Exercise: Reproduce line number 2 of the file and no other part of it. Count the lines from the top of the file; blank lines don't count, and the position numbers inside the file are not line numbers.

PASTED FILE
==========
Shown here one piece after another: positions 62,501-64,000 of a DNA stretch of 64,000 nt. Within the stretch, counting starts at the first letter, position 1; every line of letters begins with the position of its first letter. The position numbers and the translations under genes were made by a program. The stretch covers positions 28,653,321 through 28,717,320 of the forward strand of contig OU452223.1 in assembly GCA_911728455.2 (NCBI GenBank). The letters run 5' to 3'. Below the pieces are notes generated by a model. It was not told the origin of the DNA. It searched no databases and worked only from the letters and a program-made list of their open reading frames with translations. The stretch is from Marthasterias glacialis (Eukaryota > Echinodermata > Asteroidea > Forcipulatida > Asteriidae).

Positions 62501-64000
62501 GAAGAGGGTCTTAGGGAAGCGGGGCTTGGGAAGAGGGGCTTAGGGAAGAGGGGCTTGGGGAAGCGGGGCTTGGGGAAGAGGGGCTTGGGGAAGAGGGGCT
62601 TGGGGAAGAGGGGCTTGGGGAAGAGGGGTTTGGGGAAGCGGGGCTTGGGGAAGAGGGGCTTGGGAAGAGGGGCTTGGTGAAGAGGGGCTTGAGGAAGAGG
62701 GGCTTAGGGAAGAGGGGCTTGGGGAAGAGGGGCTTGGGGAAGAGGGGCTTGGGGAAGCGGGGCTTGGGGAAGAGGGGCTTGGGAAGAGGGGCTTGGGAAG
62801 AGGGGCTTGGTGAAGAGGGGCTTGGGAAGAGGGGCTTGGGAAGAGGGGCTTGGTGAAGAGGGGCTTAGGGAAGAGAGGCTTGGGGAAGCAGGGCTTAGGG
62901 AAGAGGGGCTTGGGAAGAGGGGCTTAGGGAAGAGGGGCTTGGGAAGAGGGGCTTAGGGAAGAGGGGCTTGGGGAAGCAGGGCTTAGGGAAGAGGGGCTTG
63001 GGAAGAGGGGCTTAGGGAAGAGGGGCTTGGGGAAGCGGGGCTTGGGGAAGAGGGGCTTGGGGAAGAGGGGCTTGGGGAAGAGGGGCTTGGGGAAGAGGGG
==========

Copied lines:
Positions 62501-64000